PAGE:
Corvettes Dominate Daytona!

Nothing Compares To The Sweet Taste Of First Overall At The Rolex 24

Ronnie Hartman Jun 1, 2001 0 Comment(s)

Step By Step

“I was the last guy on this team to win a race; to me this means everything. Here we were, standing in Victory Lane at Daytona with the Earnhardts spraying champagne... I’ll remember today as long as I live!”—Chris Kneifel

The Class win was the most important thing for GM. It’s a great tribute to the Pratt-Miller team and GM for giving us such a great car.” —Franck Freon

“Doug (Fehan, team manager) will remember the first test we did at Sebring, back in late ’97. We showed up with a pickup truck pulling a 32-foot trailer, with this flat-black car that no one noticed, and here we are the Daytona Rolex 24 Champions. Cool! I couldn’t be happier or more proud to be part of this effort. To win the class was what we were after, but the overall win is more than we could have dreamed of.”—Ron Fellows

During the testing at Daytona in January, Ron Fellows said simply, “We’ve got some unfinished business here.”

The statement was brief, and the mission was clear. On February 3, he and his seven cohorts—Chris Kneifel, Franck Freon, Johnny O’Connell, Andy Pilgrim, Kelly Collins, and the Earnhardt boys, along with a very dedicated crew and some very hungry fans—came to the Rolex 24 at Daytona prepared to take care of that unfinished business. And they did it in a big way—taking First and Fourth Overall and First and Second in the GTS Class. The whole enchilada.

Delicious!

The race opened with more than 80 cars on the field—Fellows in 14th place in the No. 2 Corvette, and Pilgrim 19th in No. 3. Corvette enthusiasts around the world were watching closely, waiting for vindication. Last year’s contest was so very close, a mere half-minute over the long 24-hour race. But this was no down-to-the-final-seconds effort. The No. 2 car led the GTS Class from the start and suffered no mechanical difficulties. Fellows moved it into First Place overall about an hour after Dyson Racing’s Sportsracing Prototype Ford-powered Riley & Scott blew its engine, retiring from the race in hour 22 and forfeiting its 26-lap lead about an hour later. This is an endurance race, so going the distance is as important as speed. One without the other means nothing. Sorry, prototypes.

Even though the No. 2 Corvette’s transmission began to overheat with only 30 minutes left in the race, Fellows was by then 19 laps ahead of the nearest challenger, so he cooled off in the pits until the final 10 minutes. He re-entered and ran three slow laps, taking the checkered flag eight laps ahead of a GT Class Porsche. It was ever so sweet. Andy Pilgrim in No. 3 joined him in the final go-round, pacing just a few feet behind. What a beautiful sight! Like watching Old Glory blowing in the breeze. Fellows, Kneifel, Freon, and O’Connell shared well-earned top honors in Victory Lane.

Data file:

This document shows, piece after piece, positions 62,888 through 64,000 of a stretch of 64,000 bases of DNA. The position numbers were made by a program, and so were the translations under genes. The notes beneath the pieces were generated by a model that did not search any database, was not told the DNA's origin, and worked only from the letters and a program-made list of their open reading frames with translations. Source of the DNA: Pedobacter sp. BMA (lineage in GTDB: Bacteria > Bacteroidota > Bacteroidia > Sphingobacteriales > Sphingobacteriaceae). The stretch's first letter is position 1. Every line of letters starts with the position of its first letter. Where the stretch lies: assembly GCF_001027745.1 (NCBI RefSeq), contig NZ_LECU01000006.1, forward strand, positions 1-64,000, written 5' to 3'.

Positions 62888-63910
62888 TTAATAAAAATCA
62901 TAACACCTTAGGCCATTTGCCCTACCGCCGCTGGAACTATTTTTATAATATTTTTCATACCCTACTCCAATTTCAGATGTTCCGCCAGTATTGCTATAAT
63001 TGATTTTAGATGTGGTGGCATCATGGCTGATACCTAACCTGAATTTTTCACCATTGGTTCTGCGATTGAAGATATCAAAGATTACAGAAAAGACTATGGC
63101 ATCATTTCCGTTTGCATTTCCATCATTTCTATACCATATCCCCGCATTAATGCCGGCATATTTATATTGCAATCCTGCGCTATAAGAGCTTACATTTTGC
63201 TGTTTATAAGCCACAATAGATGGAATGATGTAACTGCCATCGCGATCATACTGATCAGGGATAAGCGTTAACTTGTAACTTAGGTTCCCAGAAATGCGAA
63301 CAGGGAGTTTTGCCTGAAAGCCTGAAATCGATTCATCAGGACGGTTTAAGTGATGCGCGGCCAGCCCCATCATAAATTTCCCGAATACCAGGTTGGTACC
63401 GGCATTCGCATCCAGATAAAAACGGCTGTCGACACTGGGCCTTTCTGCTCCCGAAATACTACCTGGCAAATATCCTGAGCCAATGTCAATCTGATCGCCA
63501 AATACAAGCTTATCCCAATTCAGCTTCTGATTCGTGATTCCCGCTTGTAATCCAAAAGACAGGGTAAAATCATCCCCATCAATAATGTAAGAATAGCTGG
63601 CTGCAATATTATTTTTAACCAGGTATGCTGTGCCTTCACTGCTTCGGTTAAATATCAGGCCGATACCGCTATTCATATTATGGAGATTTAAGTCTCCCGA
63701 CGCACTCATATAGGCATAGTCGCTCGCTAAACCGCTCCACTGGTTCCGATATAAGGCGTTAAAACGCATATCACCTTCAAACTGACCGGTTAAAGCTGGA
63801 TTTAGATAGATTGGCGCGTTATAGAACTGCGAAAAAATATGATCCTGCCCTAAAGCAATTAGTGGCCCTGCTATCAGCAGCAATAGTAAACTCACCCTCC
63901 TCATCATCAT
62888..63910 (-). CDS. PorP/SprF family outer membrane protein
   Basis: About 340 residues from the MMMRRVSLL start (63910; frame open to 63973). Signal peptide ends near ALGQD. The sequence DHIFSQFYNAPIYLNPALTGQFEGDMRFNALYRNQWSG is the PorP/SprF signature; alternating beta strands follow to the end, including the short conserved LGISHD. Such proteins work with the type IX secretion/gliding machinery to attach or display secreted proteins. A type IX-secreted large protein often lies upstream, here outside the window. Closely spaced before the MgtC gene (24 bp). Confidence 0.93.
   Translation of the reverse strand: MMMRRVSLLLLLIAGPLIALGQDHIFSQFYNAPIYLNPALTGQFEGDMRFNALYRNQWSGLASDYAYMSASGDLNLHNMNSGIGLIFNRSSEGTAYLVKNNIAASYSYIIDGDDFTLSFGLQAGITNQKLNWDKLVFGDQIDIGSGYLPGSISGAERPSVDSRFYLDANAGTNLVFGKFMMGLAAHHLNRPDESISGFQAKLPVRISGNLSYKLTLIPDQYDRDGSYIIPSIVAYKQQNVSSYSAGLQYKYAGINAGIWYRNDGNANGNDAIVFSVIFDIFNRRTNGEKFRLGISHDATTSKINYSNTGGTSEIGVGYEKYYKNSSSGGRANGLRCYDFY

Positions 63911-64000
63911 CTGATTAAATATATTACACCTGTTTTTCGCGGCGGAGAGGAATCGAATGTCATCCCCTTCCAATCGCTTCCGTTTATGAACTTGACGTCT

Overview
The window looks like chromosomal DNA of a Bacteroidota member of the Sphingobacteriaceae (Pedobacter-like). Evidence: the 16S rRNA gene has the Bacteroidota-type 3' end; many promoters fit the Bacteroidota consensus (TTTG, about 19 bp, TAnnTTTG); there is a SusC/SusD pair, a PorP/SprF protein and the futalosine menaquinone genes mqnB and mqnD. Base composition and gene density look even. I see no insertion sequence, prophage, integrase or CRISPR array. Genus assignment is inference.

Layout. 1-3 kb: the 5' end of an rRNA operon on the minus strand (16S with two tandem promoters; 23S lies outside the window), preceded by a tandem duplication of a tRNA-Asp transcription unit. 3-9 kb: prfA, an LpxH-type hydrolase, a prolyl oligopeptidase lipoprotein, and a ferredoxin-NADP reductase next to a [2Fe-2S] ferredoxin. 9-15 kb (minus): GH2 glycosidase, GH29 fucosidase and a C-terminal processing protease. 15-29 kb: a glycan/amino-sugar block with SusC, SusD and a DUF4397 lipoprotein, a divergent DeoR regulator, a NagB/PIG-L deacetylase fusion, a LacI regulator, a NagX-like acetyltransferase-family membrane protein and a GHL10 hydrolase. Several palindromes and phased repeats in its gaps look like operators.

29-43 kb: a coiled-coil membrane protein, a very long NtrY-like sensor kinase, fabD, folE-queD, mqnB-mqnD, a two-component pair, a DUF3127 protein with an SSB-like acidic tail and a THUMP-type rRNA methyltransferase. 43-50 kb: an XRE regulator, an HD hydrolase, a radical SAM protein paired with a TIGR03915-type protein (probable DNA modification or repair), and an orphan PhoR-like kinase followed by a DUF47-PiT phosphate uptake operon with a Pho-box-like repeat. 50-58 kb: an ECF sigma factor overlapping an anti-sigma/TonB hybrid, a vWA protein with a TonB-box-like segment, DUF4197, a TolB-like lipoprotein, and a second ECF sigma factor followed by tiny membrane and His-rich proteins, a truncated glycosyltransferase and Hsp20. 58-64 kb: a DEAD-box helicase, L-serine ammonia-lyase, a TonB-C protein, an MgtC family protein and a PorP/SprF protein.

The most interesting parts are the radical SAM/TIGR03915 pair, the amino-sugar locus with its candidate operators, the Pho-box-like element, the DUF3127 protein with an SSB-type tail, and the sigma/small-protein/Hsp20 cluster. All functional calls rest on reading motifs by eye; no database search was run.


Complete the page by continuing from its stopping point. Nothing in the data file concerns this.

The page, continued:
Slouches weren’t manning the No. 3 car, either. Andy Pilgrim and Kelly Collins with NASCAR stars Dale Earnhardt Sr. and his son Dale Jr. finished Fourth, just two laps behind two Porsches in the GT Class. At 9:00 on Sunday morning, the Third overall, No. 31 Porsche pitted for adjustments to the suspension, fearing that our No. 3 would close their four-lap lead. Even though we never did, it was fun nipping at their heels.

Pilgrim and Collins brought with them great familiarity with the C5-R and road racing, but the Earnhardts were much less accustomed to this venue. Nonetheless, they did us proud, too. The wet pavement caused “Little E” a couple of spinouts (fortunately without any nasty ramifications), and he mistook a halfshaft problem for transmission trouble, making for an unnecessary transmission swap, but both Earnhardts made a fine contribution—and no one can quibble with the ultimate result.

Rain fell over much of the race, but it didn’t faze the eight determined drivers. In fact, it may have given Corvette an advantage. These cars make an uncanny connection with wet pavement. Goodyear can be very proud of those tires.

The weather had no dampening effect on Corvette fans, either. Many, mostly C5 Registry members, gathered in a pack behind the fence near the pit, oblivious to the rain and the chill, following every lap and straining for a look as the drivers came in to swap places or for repairs. As events unfolded and the news got better and better, smiles and shouts brightened the sky, at least for those rooting for the C5-Rs. Then everybody moved down toward Victory Lane. Only a few with the much-coveted photography passes could actually see the show, but hearing the accolades accorded our team over the public address system was the next best thing. Much credit goes to the indefatigable Pratt and Miller crew who, after many months of preparation, worked at full tilt all Saturday afternoon and evening and through the night into Sunday.

And thanks to the folks at GM who committed to this victory. It couldn’t have been sweeter. We’ll all revel in this victory for a long time to come. Vive Le Corvette!

One final note: One of last year’s nemesis Vipers was in the race, this time sporting Chamberlain Motorsports’ number 114. It came in a very satisfying 31st place.

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